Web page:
This was set out in the in DfT’s strategic vision for rail published on 29 November 2017:
"Our work with the industry will improve the recruitment, training and management of the driver workforce. Drivers represent one of the key resources for rail, and the industry, through the RDG, is supporting their training through the establishment of the National Train Driver Academy. The Academy will bring together existing industry training resources and promulgate best practice and innovation in training techniques. In parallel, it will be developing new apprenticeship standards for the train driver profession and working to increase the supply and diversity of qualified entrants to the workforce."
The industry is developing a train driver academy programme which covers:
|Improving the training throughput of drivers to support industry||Improving the efficiency of current practices||Centre of Excellence - central repository to support training, and best practice|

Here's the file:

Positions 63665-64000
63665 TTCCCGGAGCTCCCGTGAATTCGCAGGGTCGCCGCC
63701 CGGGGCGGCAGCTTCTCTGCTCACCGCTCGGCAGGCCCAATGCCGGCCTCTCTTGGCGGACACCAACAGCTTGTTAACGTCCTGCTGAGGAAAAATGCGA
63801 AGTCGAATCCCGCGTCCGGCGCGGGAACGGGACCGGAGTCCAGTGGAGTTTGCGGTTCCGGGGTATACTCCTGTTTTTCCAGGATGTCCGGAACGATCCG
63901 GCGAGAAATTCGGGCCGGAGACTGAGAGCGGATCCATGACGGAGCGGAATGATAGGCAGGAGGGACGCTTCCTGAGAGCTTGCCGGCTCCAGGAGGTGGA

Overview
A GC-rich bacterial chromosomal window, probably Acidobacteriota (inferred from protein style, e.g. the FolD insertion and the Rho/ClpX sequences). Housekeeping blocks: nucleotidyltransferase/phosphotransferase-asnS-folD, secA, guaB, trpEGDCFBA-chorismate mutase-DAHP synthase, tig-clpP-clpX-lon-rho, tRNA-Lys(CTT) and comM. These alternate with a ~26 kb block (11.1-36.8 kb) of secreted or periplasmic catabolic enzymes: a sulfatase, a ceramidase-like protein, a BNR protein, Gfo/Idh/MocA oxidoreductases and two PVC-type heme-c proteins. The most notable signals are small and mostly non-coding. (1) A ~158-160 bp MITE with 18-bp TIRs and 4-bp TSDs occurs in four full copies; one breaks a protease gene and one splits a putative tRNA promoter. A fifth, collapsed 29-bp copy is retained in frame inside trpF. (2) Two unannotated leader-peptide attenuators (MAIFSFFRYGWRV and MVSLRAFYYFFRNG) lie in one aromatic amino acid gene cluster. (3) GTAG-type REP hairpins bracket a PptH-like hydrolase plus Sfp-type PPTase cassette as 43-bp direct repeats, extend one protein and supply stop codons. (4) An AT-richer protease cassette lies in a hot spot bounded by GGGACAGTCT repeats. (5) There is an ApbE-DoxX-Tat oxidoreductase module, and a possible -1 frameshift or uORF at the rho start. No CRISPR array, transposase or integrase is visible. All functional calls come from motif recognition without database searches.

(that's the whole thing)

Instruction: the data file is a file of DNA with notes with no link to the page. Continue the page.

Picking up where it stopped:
|Improving driver training quality||Identifying and sharing best practices||Business Enterprise System, which brings a central:
|Level 3 train driver apprenticeship standard development with industry to support professionalisation of the role||Improving diversity of the train driver workforce.|
|Level 4 and 5 management and development of apprenticeship standards for related roles in industry||Creating a model for driver recruitment|
What is the ‘Training’ Project
The training Project consists of three elements:
- Part A training
RSSB has developed a generic part A training for the industry, with an investment of £2million which allows trainees to gain their formal certification. The package provides a complete set of training documentation, methods and media, manipulating some of the latest technology through PCs, tablets and smartphones. This provides a fully blended approach to training, building in a range of adult learning styles and embedding non-technical-skills.
- Part B training
The Part B training consists of driving hours, traction, route and company task specific training to achieve full driver competence. There is also a focus on improving route knowledge training which includes the outputs of RSSB research project T1108. It is intended to use the academy to bring the industry together to share best practice, identify efficiency gains and drive change in training.